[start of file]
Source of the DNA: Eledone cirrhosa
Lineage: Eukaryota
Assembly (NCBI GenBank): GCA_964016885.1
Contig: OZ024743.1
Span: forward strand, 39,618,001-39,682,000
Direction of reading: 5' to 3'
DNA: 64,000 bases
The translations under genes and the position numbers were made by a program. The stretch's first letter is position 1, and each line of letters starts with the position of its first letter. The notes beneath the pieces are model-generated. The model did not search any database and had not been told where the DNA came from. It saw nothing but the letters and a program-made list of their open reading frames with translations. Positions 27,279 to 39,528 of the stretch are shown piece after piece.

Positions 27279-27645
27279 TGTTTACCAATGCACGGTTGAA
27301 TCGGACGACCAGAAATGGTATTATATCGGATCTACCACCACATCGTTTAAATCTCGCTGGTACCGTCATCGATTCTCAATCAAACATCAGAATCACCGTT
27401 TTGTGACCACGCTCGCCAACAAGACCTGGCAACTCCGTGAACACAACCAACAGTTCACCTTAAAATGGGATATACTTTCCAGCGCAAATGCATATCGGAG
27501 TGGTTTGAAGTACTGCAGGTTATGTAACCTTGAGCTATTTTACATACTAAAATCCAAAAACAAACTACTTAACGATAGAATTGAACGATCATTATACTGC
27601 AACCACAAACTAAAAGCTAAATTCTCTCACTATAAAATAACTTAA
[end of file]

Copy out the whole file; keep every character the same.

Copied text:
Source of the DNA: Eledone cirrhosa
Lineage: Eukaryota
Assembly (NCBI GenBank): GCA_964016885.1
Contig: OZ024743.1
Span: forward strand, 39,618,001-39,682,000
Direction of reading: 5' to 3'
DNA: 64,000 bases
The translations under genes and the position numbers were made by a program. The stretch's first letter is position 1, and each line of letters starts with the position of its first letter. The notes beneath the pieces are model-generated. The model did not search any database and had not been told where the DNA came from. It saw nothing but the letters and a program-made list of their open reading frames with translations. Positions 27,279 to 39,528 of the stretch are shown piece after piece.

Positions 27279-27645
27279 TGTTTACCAATGCACGGTTGAA
27301 TCGGACGACCAGAAATGGTATTATATCGGATCTACCACCACATCGTTTAAATCTCGCTGGTACCGTCATCGATTCTCAATCAAACATCAGAATCACCGTT
27401 TTGTGACCACGCTCGCCAACAAGACCTGGCAACTCCGTGAACACAACCAACAGTTCACCTTAAAATGGGATATACTTTCCAGCGCAAATGCATATCGGAG
27501 TGGTTTGAAGTACTGCAGGTTATGTAACCTTGAGCTATTTTACATACTAAAATCCAAAAACAAACTACTTAACGATAGAATTGAACGATCATTATACTGC
27601 AACCACAAACTAAAAGCTAAATTCTCTCACTATAAAATAACTTAA